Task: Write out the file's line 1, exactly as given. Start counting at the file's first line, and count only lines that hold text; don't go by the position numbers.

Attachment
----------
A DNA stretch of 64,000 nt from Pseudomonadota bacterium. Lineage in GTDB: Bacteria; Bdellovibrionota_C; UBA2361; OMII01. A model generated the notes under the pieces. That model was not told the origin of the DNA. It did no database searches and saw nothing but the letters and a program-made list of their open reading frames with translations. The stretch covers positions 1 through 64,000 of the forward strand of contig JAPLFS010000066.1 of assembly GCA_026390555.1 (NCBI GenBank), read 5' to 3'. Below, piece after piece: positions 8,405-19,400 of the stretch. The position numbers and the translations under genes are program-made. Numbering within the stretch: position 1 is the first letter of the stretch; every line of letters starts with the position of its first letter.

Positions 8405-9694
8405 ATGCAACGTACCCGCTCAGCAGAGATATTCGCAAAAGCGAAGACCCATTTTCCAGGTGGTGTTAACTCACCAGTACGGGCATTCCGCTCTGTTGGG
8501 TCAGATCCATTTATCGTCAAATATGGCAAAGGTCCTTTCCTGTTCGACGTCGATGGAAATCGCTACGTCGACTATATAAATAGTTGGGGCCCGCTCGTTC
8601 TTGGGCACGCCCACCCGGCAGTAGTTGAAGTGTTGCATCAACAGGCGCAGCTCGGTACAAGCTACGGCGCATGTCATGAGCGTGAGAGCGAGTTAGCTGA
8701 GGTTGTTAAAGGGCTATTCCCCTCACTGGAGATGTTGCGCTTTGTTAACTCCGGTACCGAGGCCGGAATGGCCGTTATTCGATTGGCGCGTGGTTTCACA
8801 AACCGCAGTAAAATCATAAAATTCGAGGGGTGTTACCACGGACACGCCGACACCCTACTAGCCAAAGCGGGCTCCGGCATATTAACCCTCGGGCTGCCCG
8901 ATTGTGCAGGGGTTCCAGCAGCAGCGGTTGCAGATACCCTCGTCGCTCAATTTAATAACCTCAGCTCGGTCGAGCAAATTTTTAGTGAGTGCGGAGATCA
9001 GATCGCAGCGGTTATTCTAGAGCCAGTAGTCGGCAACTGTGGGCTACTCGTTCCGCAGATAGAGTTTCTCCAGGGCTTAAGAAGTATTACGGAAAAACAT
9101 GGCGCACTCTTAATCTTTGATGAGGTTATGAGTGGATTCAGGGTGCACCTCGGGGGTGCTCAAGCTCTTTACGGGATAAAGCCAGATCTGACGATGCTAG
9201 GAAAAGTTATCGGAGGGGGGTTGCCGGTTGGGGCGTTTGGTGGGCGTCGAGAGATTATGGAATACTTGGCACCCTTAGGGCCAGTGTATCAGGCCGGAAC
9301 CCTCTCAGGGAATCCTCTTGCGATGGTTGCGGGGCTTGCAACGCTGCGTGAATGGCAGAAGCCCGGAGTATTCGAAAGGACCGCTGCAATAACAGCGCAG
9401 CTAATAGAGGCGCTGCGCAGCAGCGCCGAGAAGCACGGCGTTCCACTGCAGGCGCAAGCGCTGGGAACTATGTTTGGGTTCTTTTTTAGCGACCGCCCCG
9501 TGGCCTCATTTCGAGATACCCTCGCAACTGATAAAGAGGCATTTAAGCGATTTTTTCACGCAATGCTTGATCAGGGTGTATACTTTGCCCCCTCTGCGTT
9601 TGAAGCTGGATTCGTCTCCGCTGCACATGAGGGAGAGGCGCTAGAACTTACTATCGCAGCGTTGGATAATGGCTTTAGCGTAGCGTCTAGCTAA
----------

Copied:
A DNA stretch of 64,000 nt from Pseudomonadota bacterium. Lineage in GTDB: Bacteria; Bdellovibrionota_C; UBA2361; OMII01. A model generated the notes under the pieces. That model was not told the origin of the DNA. It did no database searches and saw nothing but the letters and a program-made list of their open reading frames with translations. The stretch covers positions 1 through 64,000 of the forward strand of contig JAPLFS010000066.1 of assembly GCA_026390555.1 (NCBI GenBank), read 5' to 3'. Below, piece after piece: positions 8,405-19,400 of the stretch. The position numbers and the translations under genes are program-made. Numbering within the stretch: position 1 is the first letter of the stretch; every line of letters starts with the position of its first letter.